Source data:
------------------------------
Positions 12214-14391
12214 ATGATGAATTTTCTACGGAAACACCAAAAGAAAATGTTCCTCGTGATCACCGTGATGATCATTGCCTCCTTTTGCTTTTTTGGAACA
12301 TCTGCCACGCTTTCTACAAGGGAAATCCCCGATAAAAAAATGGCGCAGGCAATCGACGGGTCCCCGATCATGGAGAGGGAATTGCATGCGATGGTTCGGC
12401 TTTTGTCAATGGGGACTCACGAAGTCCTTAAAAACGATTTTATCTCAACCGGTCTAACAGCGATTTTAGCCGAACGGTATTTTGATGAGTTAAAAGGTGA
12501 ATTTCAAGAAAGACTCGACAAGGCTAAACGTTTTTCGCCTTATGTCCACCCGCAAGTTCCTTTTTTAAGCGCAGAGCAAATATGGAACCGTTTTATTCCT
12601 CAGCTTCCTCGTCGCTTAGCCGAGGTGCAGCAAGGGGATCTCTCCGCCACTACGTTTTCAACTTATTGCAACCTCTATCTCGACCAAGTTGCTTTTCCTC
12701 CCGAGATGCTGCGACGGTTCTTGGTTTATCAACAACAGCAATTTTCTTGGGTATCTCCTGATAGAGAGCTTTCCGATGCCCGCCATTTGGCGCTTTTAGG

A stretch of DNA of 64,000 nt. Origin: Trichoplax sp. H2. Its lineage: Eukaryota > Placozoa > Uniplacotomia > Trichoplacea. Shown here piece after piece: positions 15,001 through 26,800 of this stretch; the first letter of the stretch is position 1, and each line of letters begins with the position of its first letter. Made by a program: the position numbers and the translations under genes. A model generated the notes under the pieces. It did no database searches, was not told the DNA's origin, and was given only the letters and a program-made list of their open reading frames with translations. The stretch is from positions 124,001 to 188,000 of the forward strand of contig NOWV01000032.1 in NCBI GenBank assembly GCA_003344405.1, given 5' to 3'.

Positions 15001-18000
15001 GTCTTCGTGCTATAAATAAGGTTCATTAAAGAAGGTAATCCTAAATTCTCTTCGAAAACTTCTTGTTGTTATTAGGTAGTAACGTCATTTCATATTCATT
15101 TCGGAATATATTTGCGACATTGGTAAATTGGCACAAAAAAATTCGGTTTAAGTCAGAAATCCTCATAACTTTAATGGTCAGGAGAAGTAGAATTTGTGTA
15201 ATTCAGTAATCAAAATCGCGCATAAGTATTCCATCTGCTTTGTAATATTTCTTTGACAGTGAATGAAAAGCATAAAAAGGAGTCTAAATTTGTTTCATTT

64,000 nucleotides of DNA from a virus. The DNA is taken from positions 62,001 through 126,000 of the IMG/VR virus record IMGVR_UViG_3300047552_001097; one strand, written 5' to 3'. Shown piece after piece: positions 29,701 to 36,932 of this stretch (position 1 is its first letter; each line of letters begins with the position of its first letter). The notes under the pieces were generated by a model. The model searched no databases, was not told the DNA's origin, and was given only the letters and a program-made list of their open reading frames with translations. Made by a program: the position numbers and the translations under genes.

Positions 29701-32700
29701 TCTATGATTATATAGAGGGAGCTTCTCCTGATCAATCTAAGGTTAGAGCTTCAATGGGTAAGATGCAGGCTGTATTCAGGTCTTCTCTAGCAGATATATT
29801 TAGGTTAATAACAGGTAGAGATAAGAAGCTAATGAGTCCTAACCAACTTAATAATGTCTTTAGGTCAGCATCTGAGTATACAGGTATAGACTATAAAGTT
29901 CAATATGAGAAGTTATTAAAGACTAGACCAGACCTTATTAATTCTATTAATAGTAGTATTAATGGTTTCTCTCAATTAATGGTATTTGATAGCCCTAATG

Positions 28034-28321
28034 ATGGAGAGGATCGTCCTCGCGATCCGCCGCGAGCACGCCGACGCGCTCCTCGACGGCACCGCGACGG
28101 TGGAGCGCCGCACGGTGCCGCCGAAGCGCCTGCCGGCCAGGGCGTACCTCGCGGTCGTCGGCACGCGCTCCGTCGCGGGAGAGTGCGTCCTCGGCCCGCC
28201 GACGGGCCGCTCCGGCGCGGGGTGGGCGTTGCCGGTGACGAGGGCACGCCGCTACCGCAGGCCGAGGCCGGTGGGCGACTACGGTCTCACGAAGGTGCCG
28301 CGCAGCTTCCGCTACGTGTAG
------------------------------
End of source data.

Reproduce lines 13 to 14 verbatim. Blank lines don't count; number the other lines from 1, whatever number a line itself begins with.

64,000 nucleotides of DNA from a virus. The DNA is taken from positions 62,001 through 126,000 of the IMG/VR virus record IMGVR_UViG_3300047552_001097; one strand, written 5' to 3'. Shown piece after piece: positions 29,701 to 36,932 of this stretch (position 1 is its first letter; each line of letters begins with the position of its first letter). The notes under the pieces were generated by a model. The model searched no databases, was not told the DNA's origin, and was given only the letters and a program-made list of their open reading frames with translations. Made by a program: the position numbers and the translations under genes.

Positions 29701-32700